A patient who wished to remain anonymous, on a weekend visit to the ER, reported that “... employees couldn’t access any of our records and several of our doctors have been with Summit for over two years.”

They were repeatedly told the “system was down” and the staff apologized several times.

The couple became more concerned when the doctor ordered an EKG, the test was completed during the visit but, several weeks later, no record of the procedure existed in the portal, in the ER system or with the billing department.

Summit Tour X-ray machine

A staff member takes a volunteer on a ride on the $1 million X-ray machine at Summit Healthcare Regional Medical Center’s VIP Tour held in 2018. 

“We were told we have to go back to our doctor to ask for another EKG,” says the couple. “We were also told to check back in one month to make sure the EKG didn’t get billed to our insurance.”

Most recently, Mortello’s concerns stemmed from difficulty obtaining prescriptions.

“My wife was in tears last week because she was trying to get a prescription filled,” explains Mortello. “It happened twice. The pharmacy called and said ‘we are cancelling your order because the doctor is not responding.’”

Mortello says they made multiple calls to his wife’s primary care physician who confirmed they “were having trouble” receiving requests from pharmacies and sending prescription orders to the pharmacies. The couple called Summit’s Patient Experience Center — a call center — but reported that the representatives answering the calls were unable to help and unsure of how to escalate the problem. Eventually, they went back to the outpatient center and spoke to a very helpful manager who assured them that she would contact the mail order pharmacy and then call them at home.

“She called us back and said she got it going,” says Mortello, “and we even got a notice from the pharmacy that they had the request. But that was two weeks ago on September 10 and we still don’t have the prescription,” he said.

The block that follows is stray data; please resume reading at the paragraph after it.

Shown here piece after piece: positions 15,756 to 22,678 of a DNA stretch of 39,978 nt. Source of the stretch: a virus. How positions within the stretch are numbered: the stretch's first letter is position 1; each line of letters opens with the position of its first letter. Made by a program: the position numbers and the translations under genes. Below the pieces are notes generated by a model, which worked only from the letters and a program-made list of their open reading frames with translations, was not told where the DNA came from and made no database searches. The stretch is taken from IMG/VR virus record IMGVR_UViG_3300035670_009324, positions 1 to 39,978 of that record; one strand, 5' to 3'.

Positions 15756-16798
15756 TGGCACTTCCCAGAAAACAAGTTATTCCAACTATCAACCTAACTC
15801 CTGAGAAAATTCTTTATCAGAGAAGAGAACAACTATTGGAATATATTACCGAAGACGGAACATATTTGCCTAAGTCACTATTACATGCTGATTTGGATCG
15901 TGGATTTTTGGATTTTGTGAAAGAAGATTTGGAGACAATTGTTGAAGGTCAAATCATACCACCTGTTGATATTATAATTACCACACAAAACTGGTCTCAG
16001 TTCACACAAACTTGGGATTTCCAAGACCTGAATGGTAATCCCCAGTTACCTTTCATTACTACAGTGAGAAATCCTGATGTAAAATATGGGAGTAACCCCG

The problem is still not resolved and the Mortellos, as of Friday, Sept. 13, were still struggling to get their medication according to a new email sent to the Independent.

The anonymous patient also reported that they have experienced similar delays obtaining a refill of their heart medication. They first requested the refill on August 18 and did not receive it until August 29 – 12 days later.

Summit Healthcare Regional Medical Center CEO Ron McArthur, Chief Compliance and Risk Management Officer David J. Murray and Chief Marketing and Development Officer Angie Fabian sat down with staff from the Independent on Wednesday, Sept. 4. The Summit team was receptive and willing to speak candidly about the problems patients have been experiencing.

Getting down to one

Allscripts is supposed to streamline operations because a complete medical record for each patient is accessible in one location. Previously, Summit used different software programs for different departments — eight in all. And they didn’t communicate with each other.

Within each of the previous systems, patients had an online medical record, explained the Summit team: When a patient sees their physician in a clinic, they have a record. When they are admitted into the hospital, they have a record. If they visit the ER, they have a another record. And, if a patient delivered a baby, they could have a fourth record in obstetrics.